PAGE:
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His book is the result of an empirical study based on fieldwork on children and adolescents and their participation in drug trafficking factions in the favelas of Rio de Janeiro. In dealing with the issue of armed violence involving children, the author investigates the causes, the data about this reality and the relationship of these children with drug trafficking in the favelas of Rio.
Since the mids, a new form of tourism has emerged in globalizing cities of several so-called developing countries or emerging nations. Visits to the most disadvantaged parts of the city are essential features of this form of tourism. It is mainly composed of guided tours, marketed and operated by professional companies, through these disadvantaged areas. This new form of tourism has often been referred to as slum tourism which can also be seen in areas of South Africa and India.
This new touristic phenomena has developed into a major segment of touristic exploration. The tours are viewed as a spectacular alternative to mainstream Rio de Janeiro attractions, such as Sugarloaf Mountain and Christ the Redeemer. They offer a brief portrayal of Rio's hillside communities that are far more than the habitats often misrepresented by drug lords and criminals. Directed by trained guides, tourists are driven up the favela in vans, and then explore the community's hillside by foot. Guides walk their groups down main streets and point out local hot spots.
Most tours stop by a community center or school, which are often funded in part by the tour's profits.
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Tourists are given the opportunity to interact with local members of the community, leaders, and area officials, adding to their impressions of favela life. Depending on the tour, some companies will allow pictures to be taken in predetermined areas, while others prohibit picture-taking completely. The Brazilian federal government views favela tourism with high regard. Beginning in Santa Marta, a favela of approximately 5, Cariocas, federal aid was administered in order to invigorate the tourism industry.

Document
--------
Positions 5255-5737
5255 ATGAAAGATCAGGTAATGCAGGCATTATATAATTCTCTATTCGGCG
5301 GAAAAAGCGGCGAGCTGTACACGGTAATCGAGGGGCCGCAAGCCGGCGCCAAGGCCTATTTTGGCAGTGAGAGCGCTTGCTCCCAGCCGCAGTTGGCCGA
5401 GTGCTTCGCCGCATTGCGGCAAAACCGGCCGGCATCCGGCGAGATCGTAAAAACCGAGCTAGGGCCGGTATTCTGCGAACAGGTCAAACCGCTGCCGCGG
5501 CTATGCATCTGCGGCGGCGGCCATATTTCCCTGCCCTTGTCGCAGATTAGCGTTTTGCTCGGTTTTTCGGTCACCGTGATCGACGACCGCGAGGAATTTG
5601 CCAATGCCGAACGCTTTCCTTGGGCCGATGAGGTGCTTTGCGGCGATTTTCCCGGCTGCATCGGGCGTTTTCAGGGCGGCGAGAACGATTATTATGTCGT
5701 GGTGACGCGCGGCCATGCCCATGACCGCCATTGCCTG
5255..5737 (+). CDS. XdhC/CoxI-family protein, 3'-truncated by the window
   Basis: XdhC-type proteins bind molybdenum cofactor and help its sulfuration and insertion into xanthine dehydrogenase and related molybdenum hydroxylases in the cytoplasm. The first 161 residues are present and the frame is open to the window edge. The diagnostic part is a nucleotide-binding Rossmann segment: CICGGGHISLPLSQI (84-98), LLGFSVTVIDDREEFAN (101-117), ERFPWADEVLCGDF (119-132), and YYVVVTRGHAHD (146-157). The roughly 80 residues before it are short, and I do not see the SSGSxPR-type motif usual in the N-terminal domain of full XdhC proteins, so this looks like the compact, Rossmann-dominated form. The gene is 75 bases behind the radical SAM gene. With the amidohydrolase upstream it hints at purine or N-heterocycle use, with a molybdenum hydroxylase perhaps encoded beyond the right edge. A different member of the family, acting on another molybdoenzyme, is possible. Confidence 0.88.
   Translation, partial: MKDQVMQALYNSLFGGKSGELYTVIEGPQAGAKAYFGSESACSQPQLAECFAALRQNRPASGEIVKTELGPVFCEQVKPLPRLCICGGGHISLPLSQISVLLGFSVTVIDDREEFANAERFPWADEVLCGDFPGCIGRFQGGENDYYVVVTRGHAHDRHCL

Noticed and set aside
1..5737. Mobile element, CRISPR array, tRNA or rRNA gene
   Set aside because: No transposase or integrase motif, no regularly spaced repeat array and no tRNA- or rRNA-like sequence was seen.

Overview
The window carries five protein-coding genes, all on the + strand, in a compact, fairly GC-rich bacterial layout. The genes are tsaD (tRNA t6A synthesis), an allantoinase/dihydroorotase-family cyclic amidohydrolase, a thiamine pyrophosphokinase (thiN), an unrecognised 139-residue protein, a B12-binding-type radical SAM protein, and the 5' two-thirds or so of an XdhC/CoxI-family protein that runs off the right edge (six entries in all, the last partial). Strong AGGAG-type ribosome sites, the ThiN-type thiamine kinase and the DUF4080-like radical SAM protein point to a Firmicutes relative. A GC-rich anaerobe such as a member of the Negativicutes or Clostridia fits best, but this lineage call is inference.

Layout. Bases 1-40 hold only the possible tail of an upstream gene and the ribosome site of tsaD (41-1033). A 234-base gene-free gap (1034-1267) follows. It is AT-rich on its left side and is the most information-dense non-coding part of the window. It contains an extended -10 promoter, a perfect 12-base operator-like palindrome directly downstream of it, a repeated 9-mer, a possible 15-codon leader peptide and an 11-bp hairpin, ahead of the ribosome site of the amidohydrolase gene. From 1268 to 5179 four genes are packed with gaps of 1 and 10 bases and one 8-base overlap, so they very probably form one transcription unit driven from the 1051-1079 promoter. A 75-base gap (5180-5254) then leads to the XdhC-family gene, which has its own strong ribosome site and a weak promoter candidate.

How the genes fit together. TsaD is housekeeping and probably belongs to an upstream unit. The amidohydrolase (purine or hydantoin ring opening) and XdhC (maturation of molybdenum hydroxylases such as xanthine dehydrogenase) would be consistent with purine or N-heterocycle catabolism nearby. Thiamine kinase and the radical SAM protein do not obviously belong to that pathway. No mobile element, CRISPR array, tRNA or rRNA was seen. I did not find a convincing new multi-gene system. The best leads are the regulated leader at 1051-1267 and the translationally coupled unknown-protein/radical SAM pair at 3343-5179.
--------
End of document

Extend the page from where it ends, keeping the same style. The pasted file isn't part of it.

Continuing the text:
English signs indicating the location of attractions are posted throughout the community, samba schools are open, and viewing stations have been constructed so tourists can take advantage of Rio de Janeiro's vista. Federal and state officials are carrying out marketing strategies and constructing information booths for visitors. Residents have also been trained to serve as tour guides, following the lead of pre-existing favela tour programs.
The media representation of favelas has increased peoples' interest in favelas as tourist locations. From Wikipedia, the free encyclopedia.
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For other uses, see Favela disambiguation. Shanty town or slum in Brazil. Main article: Pacifying Police Unit.
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Brazil portal. Encyclopedia of the City. Archived from the original on 6 July Retrieved 24 November Glimpses of another world: The favela as a tourist attraction. February Sources on the history of favelas in Brazil. O Dia in Portuguese. Retrieved 11 December Tribuna do Norte. O Globo in Portuguese. Retrieved 11 November Retrieved 23 December Latin American Perspectives Business Source Complete. Poverty tourism: theoretical reflections and empirical findings regarding an extraordinary form of tourism.